The media is waving the flag over the fact that Texas only gained 3.9 yards per rush. The fact that Texas kept pounding the ball and running inside zone and power O like a metronome had two results. Oklahoma State kept 8 players in the box nearly the whole night, and Ash could find open safety valve receivers or single coverage down the field whenever he wanted. The Cowboys knew they didn't have the horses to stop the run without 8 in the box, and knew that if they didn't, they'd never see the ball on offense or have much of a chance for a turnover. They gambled that their fine corners could make enough plays on the Texas receivers to generate a couple of picks. Think of it as baiting by an entire defense. Jaxon Shipley's rotes and Mike Davis' simultaneous catch of Justin Gilbert's head and the ball put that strategy back in the coffin with a stake through its heart.
10. If I only had a brai...mmm... a tight end
We are two good tight ends from being a ridiculously elite offense (we might already be there anyway). Texas used a lot of double tight end sets last night, and they had success in getting Jaxon Shipley isolated on less experienced corners for two TD's. However, the two tight ends accomplished relatively little in the run game. Just like last year, the problem is for the TE's to seal off the backside pursuit. I counted at least five times that Greg Daniels would finish a play looking like a wildebeest calf searching for its mother (the DE) at the end of the play. If we could only get that seal consistently on inside zone or pin and pull plays, we could run even on 8 in the box, and "it's ovah!"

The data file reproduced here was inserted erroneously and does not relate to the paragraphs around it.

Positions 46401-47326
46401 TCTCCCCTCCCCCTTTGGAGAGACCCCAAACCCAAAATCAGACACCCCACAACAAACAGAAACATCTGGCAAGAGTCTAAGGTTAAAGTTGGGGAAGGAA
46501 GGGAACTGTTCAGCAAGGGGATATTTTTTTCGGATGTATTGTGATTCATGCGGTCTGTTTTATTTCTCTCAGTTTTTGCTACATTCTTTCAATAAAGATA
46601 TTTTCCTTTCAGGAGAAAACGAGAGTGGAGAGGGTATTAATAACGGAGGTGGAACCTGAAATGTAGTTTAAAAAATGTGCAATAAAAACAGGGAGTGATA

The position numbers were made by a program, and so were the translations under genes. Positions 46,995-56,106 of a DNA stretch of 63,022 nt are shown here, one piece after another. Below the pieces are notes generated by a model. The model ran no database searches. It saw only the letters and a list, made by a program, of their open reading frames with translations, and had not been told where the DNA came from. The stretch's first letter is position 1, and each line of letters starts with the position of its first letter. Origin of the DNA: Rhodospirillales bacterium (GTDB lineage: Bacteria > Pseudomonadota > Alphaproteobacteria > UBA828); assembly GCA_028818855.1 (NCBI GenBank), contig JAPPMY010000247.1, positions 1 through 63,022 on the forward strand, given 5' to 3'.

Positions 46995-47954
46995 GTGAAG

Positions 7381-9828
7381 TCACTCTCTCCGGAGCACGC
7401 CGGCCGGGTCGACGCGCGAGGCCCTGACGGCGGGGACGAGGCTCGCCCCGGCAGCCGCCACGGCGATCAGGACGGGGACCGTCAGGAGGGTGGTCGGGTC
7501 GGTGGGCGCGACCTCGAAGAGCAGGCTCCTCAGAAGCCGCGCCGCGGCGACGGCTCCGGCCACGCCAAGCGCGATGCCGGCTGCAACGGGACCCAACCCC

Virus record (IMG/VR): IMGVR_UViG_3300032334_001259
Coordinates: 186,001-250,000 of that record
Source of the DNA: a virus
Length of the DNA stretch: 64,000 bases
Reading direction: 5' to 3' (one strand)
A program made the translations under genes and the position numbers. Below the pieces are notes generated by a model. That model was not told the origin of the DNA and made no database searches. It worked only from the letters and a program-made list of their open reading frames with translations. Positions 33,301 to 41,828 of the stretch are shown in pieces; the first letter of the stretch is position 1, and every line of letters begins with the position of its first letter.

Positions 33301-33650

11. Ash needs to run... at least a few times
The way teams are playing the jet sweeps begs for running a zone read or counter option with Ash off the jet sweep fake. Sooner or later - like against OU, which is likely to be incredibly aggressive off the edge, the Horns will need to use Ash as a runner as a constraint on the jet sweep. Ash is good enough he could score from long range.
12. The dawn of a new era - the screen pass
In more than 40 years of watching the Longhorns, I haven't seen a legitimate screen pass to a running back since the time of the OJ Simpson trial. Texas has run enough of these that a double screen, with a fake to Bergeron and then an opposite field swing to Daje Johnson will score on someone. This might be one we want to save for Kansas State, given their reliance on attacking and removing tendencies.
What a great game that was to watch, with few penalties and mostly good officiating. But the real take away message for the Horns is "We're b-a-a-a-ck!"